For some years now, multiple exposure photography has been the focus of my work. It all started quite by chance, through a series of ‘mistakes’ made on a Holga camera. On a few occasions I forgot to wind on the film to the next negative, and accidentally made two exposures on the same frame. The results were unexpected, and technically incorrect, but there was something so mesmerising about these hybridised images composed of two separate realities. Over time I began to experiment with this idea, purposefully replicating those initial mistakes I had made, and applying my own logic to the choice of subjects to superimpose. What started off as a random error soon became an obsession. What was so interesting about the process is that – even though I began making increasingly abstract images – it developed within me a far greater and more refined understanding of light and shadow. You see, there are scientific truisms at play when making multiple exposures. In a nutshell, the second (or third, or fourth…) exposure on a piece of negative will show through much more clearly in darker areas of the frame, and will appear faint or invisible on lighter areas of the frame. Accordingly, I found myself more focused on Ansel Adams’ ‘zone system’ than ever before in my journey as a photographer, even though the images I was making were not beholden to objective reality.
Anyway, without getting too technical, the point I’m trying to make is that film is a fragile, volatile medium – prone to errors (light leaks, multiple exposure, over exposure etc.) that can be frustrating. However, I learnt a valuable lesson about embracing these mistakes, and in fact turning them into lessons that have not only improved my technical knowledge of photography, but have also unlocked creativity in my work. Discovering the imaginative potential of multiple exposure photography put me on my own path, which is perhaps the hardest thing to discover as an amateur photographer. Everybody seems to be chasing after the most realistic images possible, but taking a step back from the scramble for perfection and playing around with my camera as though it were a toy and not a machine (the Holga, made of plastic, does in fact feel like a toy in your hands) enabled me to discover my own voice, and infused imagination and experimentation into my work.
Of course, as I learnt more about digital manipulation, it became evident that it is possible to create multiple exposures in Photoshop by layering images upon each other and playing around with transparency modes, But this way of working confounded me with its infinite options. People often marvel at the process I use, and question me about the time it takes. But I usually remind them that once I’ve figured out what I’d like to achieve, I set about executing that idea in a matter of split-seconds, whereas I might spend hours or days sitting in front of my computer and experimenting with layering modes if I shot digitally; a touch less opacity here, a 2-degree rotation there, a hint more saturation in layer 3…. Just thinking about it gives me a migraine! I spend most of my day working at a computer, so when I get the chance to indulge my passion for photography, I use it as an excuse to get outside, to get away, to engage with the world, and not spend sleepless nights destroying my eyes as I stare at a screen, tethered to my desk.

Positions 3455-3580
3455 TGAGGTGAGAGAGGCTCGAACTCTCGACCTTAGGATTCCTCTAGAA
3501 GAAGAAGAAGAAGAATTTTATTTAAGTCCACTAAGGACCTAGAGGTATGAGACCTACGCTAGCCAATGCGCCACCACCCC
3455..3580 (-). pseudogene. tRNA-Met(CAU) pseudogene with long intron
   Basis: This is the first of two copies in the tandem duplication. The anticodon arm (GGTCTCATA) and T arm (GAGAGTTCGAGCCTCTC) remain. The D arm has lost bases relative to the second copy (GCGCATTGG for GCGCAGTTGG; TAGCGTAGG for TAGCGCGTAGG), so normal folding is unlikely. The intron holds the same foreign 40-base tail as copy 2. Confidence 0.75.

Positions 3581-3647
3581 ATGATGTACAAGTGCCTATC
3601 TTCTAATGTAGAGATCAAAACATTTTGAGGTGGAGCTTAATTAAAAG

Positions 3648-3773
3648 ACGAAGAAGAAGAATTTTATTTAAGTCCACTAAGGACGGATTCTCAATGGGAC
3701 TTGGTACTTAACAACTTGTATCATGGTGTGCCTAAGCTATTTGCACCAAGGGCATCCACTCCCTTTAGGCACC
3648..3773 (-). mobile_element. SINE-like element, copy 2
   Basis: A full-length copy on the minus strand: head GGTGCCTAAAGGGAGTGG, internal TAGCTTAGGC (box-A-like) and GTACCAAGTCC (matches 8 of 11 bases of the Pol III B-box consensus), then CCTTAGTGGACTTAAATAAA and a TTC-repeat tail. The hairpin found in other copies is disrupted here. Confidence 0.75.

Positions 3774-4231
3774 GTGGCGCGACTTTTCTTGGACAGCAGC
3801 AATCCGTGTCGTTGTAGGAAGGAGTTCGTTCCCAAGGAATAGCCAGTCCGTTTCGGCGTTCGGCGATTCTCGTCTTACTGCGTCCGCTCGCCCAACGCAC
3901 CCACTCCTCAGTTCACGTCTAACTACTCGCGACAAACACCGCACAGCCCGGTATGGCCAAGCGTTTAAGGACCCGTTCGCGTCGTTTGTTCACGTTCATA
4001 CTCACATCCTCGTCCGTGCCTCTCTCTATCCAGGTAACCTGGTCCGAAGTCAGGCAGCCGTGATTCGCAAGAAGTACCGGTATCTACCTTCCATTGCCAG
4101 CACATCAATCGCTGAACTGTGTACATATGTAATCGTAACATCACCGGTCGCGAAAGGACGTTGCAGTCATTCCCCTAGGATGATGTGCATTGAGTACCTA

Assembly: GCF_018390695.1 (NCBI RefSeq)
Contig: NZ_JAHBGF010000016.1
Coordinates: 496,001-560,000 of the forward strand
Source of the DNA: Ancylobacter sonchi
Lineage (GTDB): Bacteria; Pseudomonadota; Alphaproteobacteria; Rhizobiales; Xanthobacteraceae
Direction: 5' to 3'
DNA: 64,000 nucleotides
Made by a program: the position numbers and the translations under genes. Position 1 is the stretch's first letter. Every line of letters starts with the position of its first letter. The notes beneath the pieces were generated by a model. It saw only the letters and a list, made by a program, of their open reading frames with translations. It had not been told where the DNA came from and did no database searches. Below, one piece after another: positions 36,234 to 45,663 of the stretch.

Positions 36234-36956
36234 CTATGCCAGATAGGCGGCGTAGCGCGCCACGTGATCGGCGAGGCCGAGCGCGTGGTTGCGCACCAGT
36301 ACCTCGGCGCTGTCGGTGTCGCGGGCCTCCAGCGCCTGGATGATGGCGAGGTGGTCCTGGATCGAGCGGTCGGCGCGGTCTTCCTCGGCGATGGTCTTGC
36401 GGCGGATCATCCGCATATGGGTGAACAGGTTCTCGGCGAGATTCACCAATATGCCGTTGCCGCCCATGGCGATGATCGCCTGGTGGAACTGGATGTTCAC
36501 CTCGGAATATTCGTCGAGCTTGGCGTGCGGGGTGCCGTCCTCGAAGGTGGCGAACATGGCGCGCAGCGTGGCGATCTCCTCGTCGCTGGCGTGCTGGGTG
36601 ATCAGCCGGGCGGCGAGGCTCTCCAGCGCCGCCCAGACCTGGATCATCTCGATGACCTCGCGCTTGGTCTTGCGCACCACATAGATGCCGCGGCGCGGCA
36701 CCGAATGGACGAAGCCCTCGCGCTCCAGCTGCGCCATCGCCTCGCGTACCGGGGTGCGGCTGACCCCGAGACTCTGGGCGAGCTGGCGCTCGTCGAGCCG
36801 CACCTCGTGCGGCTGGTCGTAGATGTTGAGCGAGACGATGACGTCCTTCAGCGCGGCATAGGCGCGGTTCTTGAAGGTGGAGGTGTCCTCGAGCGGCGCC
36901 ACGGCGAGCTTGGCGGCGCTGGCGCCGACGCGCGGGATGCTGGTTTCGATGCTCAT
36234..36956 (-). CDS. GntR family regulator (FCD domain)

What I love to this day is the balance between preparation and chance in photography. One can plan an idea in great detail (which I do), but until that roll of film comes back from the lab, you really don’t know if your experiment worked – and let’s be honest, every photograph you take is an experiment. Having to wait a day or two to see the results might seem ridiculous and unnecessary to many, but it’s the delayed gratification that I thrive on as a film photographer. It instills a degree of patience and fosters confidence in your decisions.
This is of course my personal take on photography, and I’m sure many of you love the process of digital editing (there is no doubt in my mind that it is an art form unto itself). But, when I look back twelve or thirteen years to those early days when I barely knew which way to hold a camera, I’m grateful for all the mistakes I made on my crappy plastic camera. Had I been more fixated on perfection, I might never have discovered the path I’m on right now. Henri Cartier-Bresson famously said that your first 10 000 photographs are your worst. So don’t get fixated on the final results – odds are that in a few years you’ll hate the photos you’re taking now anyway. Embrace chance, embrace failure, embrace unpredictability – they will be your professors.